Bear attacks Aspen-area homeowner early Friday morning; officials find, euthanize bruin
An Aspen-area man was recovering Friday at a Grand Junction hospital after being attacked earlier in the morning by a bear that broke into his house through the front door, according to Colorado Parks and Wildlife officials.
The man underwent surgery on “significant” injuries to his head and neck after being swiped by the bear. Wildlife officials were able to locate and kill the bear they believe to be involved. They said it is a bruin that they likely tried to capture and relocate last fall in the Castle Creek Valley.
A team with tracking dogs located the bear and treed it on the backside of Aspen Mountain around 8 a.m., but the bear then escaped from the tree, according to CPW officials on scene.
Officers were able to shoot the bear, which went into the mineshaft. They sent evidence from the animal to the Colorado Parks and Wildlife lab in Fort Collins for testing then it will be sent to a lab in Wyoming to confirm it was the bear that injured the man, CPW area manager Matt Yamashita said Friday.
“Based on the description we got from the victim before he was transported to a hospital in Grand Junction, the bear the dogs were able to find and locate from the scent trail that went from the house to that area. Our belief is that it was the correct bear,” Yamashita said at the scene. “We never like to have to put an animal down, but the protection of the public is paramount once a bear begins entering homes and responding aggressively toward people.”
The dogs were able to track the scent of the bear down Castle Creek Road toward town, he said. The dogs then tracked the scent up Aspen Mountain, according to another wildlife official. The bear was found about 100 feet inside a mine shaft on the north-facing side of Aspen Mountain.
“Based on route the bear took from the house to the mineshaft, this area was very familiar to the bear. He didn’t hesitate on where he was going or why,” Yamashita said. “We are pretty confident this a bear that’s been in the area for a while. Our officers have received historical calls from last fall and tried to set traps to capture a bear similar in appearance.”
The bear attacked the homeowner at about 1:30 a.m. with a paw swipe, which resulted in severe cuts to the victim’s head and neck. Yamashita said officers responded about 3 a.m. and are investigating how the bear got in and the encounter. He said there were not able to find “any relatable attractants that were obvious as to why the bear was there or why it entered the house.”
CPW spokesman Randy Hampton said the victim was taken to Aspen Valley Hospital and then transferred by ambulance to St. Mary’s Hospital in Grand Junction to have surgery. The man was stable and the injuries are not life-threatening, he said. No other updates on his condition were available by Friday afternoon.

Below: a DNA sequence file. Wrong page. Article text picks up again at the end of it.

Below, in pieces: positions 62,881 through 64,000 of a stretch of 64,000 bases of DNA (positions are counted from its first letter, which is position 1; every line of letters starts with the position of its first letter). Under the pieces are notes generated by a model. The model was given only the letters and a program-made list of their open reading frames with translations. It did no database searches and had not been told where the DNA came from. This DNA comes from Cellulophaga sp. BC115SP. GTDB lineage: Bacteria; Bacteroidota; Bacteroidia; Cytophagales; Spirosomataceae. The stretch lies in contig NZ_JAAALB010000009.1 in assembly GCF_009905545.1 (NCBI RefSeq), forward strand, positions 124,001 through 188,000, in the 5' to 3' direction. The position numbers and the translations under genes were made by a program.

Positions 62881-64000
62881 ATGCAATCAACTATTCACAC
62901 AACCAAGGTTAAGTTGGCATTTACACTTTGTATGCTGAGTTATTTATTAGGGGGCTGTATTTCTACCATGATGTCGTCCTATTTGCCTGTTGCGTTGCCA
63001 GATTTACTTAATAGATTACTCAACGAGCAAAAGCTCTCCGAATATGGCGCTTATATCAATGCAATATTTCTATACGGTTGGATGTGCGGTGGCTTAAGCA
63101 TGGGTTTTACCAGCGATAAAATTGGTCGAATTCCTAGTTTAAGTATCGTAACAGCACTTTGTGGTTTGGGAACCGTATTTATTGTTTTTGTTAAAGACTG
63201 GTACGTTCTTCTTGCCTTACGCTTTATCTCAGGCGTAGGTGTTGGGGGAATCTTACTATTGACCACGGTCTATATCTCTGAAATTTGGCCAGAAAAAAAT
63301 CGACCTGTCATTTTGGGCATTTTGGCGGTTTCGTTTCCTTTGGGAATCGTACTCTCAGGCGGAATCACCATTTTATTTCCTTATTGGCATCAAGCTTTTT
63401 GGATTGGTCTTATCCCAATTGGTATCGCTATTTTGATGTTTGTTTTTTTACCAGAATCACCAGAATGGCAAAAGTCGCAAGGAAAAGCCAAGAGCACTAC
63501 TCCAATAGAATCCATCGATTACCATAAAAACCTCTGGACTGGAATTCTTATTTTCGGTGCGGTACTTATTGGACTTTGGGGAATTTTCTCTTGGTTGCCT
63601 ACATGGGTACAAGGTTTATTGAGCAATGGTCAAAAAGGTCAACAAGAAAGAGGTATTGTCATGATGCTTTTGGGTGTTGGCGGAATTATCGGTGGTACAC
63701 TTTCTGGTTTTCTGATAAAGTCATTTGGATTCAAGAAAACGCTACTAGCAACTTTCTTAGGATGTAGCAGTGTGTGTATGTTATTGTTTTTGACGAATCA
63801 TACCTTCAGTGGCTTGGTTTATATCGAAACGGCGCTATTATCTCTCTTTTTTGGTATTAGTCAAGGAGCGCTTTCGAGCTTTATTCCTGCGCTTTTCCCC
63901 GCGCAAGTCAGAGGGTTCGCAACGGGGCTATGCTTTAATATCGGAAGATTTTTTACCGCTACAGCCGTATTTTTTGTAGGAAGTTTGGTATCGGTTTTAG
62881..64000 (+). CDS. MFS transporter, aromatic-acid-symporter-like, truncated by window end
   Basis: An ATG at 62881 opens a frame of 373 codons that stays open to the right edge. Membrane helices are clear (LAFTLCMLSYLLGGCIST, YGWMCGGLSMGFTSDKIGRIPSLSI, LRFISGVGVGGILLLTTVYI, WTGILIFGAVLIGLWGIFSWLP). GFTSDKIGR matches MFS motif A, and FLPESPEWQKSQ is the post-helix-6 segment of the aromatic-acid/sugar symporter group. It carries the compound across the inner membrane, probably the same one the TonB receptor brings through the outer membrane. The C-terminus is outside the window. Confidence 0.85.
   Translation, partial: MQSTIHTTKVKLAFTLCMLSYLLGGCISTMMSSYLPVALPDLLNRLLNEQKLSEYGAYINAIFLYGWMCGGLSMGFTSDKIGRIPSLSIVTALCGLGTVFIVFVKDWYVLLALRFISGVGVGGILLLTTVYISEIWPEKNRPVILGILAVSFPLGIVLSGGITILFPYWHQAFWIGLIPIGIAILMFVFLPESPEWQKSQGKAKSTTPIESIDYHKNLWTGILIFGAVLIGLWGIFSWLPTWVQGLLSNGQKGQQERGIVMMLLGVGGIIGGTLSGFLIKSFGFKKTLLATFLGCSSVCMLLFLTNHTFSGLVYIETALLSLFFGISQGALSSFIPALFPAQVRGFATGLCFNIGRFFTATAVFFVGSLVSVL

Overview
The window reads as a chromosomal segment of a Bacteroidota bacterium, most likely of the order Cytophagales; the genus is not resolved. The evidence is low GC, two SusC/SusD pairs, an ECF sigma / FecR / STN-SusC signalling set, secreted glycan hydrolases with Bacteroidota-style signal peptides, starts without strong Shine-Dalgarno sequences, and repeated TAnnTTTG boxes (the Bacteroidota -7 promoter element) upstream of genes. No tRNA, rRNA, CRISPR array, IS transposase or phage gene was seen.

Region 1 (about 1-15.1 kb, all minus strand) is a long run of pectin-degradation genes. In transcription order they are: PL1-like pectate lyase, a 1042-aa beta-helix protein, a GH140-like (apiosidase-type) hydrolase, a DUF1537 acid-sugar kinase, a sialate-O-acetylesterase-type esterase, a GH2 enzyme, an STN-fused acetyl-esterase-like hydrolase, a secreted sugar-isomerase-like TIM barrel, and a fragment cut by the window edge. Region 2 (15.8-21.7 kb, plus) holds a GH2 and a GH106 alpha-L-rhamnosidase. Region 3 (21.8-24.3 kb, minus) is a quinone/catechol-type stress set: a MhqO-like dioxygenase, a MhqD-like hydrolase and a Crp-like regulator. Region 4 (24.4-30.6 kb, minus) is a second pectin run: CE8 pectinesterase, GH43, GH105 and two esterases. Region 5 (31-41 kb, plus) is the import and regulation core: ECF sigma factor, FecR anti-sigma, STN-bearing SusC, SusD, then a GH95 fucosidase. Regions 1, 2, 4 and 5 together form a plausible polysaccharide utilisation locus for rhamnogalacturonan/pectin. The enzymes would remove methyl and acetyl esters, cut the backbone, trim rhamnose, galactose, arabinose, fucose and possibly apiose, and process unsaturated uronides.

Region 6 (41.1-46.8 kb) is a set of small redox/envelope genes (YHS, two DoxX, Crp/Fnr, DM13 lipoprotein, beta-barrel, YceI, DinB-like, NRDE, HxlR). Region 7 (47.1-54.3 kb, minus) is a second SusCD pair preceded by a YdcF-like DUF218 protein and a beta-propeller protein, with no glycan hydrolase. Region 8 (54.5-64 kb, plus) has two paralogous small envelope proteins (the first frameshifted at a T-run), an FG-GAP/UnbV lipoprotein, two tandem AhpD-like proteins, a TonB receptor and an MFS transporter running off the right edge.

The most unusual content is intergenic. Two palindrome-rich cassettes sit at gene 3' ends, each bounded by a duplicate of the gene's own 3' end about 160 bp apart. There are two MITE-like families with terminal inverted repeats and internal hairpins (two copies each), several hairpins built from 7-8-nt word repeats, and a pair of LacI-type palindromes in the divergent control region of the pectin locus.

“The injuries are pretty significant lacerations to his face, neck and head,” Hampton told The Aspen Times. “We’re worried about his eye and his ear.”
Hampton said the incident happened at a house about 2 miles up the Castle Creek Valley.
The bear matched the description of a bear that has been frequenting the Castle Creek neighborhood for several days, according to officials, and it may be the same bear that has been reported for getting into trash in the area for the past couple of years.
Hampton said it was one of four bear calls CPW received from Thursday night into Friday morning in Pitkin County. The others were in Snowmass Village, where a trap has been set; another bear in Woody Creek; and one at Difficult Campground. He said the bear at the campground about 2 miles from Aspen has been frequenting the area in the past few weeks and was hazed about a week ago with rubber buckshot.
So far this year, CPW has received 198 bear-related calls in Pitkin County, which is down from the 244 they received by this time last year, Hampton said.
This is the first bear attack in Aspen this year. In 2019, wildlife officers responded to three bear-human attacks in the Aspen area.
“There aren’t those lulls any more,” Hampton said of the human-bear interactions each summer. “This is what we’re dealing with. So many people recreating and living in Colorado and we have so many things we trying to account for. Nature has a fragile cycle that can come about any time and disrupt the bear’s natural food sources. All these conditions can drive bears to town.”
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